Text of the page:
This fast-paced sequel to Smuggler's Blues is a harrowing and at times comical journey through the criminal justice system at the height of America's War on Plants.
Captured in the lobby of the Sheraton Senator Hotel at LAX following a fifteen-year run smuggling marijuana and hashish as part of the hippie mafia, Richard Stratton began a new journey. Kingpin tells the story of the eight years that followed, through two federal trials and the underworld of the federal prison system, at a time when it was undergoing unprecedented expansion due to the War on Drugs. Stratton was shipped by bus from LA's notorious Glass House to jails and prisons across the country, a softening process known as diesel therapy. Resisting pressure to falsely implicate his friend and mentor, Norman Mailer, he was convicted in his second trial under the kingpin statute and sentenced to twenty-five years without the possibility of parole.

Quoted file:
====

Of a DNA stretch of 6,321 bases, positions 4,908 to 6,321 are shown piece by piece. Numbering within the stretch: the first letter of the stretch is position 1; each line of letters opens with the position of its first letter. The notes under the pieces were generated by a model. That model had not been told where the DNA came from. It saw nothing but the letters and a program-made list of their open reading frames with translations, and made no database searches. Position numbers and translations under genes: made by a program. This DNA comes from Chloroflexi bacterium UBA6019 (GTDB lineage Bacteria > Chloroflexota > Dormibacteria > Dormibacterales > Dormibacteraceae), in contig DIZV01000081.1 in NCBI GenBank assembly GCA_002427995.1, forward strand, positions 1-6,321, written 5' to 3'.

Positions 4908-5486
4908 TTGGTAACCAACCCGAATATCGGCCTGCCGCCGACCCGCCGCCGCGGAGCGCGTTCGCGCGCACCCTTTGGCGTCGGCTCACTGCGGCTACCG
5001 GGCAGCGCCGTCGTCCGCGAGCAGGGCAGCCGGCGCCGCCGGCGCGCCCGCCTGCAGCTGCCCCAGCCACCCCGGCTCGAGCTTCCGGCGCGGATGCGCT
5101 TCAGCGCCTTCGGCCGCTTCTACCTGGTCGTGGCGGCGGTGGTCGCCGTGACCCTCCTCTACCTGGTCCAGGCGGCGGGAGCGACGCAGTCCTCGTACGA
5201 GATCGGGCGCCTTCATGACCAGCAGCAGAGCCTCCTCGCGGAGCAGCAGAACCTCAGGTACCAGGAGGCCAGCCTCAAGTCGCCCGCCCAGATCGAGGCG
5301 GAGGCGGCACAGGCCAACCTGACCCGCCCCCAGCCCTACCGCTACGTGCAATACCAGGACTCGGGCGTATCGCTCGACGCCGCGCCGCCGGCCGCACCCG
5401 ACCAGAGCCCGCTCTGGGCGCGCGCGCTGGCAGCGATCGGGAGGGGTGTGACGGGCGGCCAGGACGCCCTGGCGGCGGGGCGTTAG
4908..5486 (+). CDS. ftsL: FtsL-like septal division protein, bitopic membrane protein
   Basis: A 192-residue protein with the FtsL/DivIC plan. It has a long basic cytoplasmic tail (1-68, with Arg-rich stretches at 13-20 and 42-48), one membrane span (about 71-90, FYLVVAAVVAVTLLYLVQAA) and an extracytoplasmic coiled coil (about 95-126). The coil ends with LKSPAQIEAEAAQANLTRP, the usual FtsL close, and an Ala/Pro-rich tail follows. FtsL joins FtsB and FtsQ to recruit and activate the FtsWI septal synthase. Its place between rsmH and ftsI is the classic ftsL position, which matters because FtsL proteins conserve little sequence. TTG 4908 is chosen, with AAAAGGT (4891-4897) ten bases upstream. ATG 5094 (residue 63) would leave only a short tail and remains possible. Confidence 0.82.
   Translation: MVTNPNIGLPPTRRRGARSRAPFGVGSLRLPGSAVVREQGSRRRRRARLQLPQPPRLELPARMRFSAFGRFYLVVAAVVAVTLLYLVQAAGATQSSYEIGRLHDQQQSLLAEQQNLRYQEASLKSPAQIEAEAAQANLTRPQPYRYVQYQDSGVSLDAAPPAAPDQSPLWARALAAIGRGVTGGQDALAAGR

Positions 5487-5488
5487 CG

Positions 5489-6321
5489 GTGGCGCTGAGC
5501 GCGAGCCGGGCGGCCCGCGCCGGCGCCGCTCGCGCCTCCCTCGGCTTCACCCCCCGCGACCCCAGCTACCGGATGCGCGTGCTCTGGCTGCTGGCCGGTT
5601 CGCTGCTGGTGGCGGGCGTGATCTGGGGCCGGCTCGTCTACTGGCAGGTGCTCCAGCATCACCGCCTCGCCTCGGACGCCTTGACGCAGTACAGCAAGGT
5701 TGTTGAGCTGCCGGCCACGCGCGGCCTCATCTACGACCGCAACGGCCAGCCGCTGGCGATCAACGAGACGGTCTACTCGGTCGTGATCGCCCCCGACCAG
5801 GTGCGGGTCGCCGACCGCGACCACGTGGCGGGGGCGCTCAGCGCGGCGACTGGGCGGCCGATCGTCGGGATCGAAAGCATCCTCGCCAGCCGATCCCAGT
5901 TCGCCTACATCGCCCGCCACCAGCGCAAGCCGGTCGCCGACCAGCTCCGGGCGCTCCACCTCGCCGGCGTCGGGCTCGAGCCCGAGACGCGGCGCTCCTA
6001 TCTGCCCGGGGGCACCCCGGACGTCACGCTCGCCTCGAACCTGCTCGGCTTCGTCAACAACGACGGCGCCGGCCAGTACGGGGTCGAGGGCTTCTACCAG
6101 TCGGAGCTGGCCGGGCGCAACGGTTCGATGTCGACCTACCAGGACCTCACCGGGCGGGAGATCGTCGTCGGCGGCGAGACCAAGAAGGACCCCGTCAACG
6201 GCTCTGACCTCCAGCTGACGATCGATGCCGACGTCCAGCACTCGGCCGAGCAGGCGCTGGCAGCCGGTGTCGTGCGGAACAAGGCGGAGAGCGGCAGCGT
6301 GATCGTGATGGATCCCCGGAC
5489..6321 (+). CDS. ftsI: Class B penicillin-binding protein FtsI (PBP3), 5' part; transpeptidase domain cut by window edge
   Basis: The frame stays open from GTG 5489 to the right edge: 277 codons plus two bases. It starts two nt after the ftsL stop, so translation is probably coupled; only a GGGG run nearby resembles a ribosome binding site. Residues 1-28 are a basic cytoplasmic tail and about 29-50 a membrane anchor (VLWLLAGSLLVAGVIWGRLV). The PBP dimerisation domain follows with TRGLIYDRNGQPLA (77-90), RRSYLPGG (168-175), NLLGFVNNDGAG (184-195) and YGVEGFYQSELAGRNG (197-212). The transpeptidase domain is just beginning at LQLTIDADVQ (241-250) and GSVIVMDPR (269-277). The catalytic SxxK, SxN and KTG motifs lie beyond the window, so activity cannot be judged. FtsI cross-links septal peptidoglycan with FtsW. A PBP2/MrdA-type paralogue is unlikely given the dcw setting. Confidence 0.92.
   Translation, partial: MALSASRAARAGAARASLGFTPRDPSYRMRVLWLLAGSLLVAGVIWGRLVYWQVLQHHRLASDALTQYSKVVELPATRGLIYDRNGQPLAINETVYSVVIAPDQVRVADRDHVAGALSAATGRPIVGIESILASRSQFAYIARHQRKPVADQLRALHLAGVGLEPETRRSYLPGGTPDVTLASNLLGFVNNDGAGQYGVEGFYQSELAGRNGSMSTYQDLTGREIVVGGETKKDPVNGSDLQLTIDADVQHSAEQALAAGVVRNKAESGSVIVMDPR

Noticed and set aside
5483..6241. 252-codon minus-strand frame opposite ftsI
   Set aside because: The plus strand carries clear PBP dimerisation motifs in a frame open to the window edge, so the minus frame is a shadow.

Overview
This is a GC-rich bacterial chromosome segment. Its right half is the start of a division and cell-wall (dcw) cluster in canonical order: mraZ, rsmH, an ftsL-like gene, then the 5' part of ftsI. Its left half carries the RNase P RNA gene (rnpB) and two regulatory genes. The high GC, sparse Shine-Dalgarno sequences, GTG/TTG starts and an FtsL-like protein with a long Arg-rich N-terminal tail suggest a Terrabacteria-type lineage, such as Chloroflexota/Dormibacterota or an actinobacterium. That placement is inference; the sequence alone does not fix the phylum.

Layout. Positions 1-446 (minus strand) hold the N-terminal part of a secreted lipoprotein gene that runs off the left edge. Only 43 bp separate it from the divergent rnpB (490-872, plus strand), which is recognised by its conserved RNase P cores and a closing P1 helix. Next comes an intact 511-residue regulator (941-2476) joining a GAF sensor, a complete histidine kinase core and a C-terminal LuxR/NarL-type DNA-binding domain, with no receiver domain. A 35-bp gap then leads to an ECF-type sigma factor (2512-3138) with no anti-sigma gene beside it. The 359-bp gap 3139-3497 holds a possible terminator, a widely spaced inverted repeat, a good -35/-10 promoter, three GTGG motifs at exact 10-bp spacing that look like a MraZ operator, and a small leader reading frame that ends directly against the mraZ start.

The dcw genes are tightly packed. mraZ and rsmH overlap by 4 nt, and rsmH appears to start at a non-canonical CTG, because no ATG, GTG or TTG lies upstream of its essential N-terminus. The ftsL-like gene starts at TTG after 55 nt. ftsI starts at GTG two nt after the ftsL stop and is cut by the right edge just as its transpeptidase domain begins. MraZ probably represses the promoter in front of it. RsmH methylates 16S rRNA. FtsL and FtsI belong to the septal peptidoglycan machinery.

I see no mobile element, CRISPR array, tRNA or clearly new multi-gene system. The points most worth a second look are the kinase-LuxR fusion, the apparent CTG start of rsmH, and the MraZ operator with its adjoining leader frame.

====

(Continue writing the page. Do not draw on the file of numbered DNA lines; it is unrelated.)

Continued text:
While doing time in prisons from Manhattan's Criminal Hilton to rural Pennsylvania, Virginia, Kentucky, and New York, he witnessed brutality as well as camaraderie, rampant trafficking of contraband, and crimes by both guards and convicts. He first learned the lessons of survival. Then he learned to prevail, becoming a jailhouse lawyer and winning the reversal of his kingpin sentence and eventual release.
Kingpin includes cameos by Norman Mailer, Muhammad Ali, and John Gotti, and an account of the author's friendship with mafia don Joe Stassi, a legendary hitman from the early days of the mob who knew gangsters Meyer Lansky, Bugsy Siegel, and Abe Zwillman and has insights into the killing of Dutch Schultz and the Kennedy assassination.
Kingpin is the second volume in Richard Stratton's trilogy, Remembrance of the War on Plants.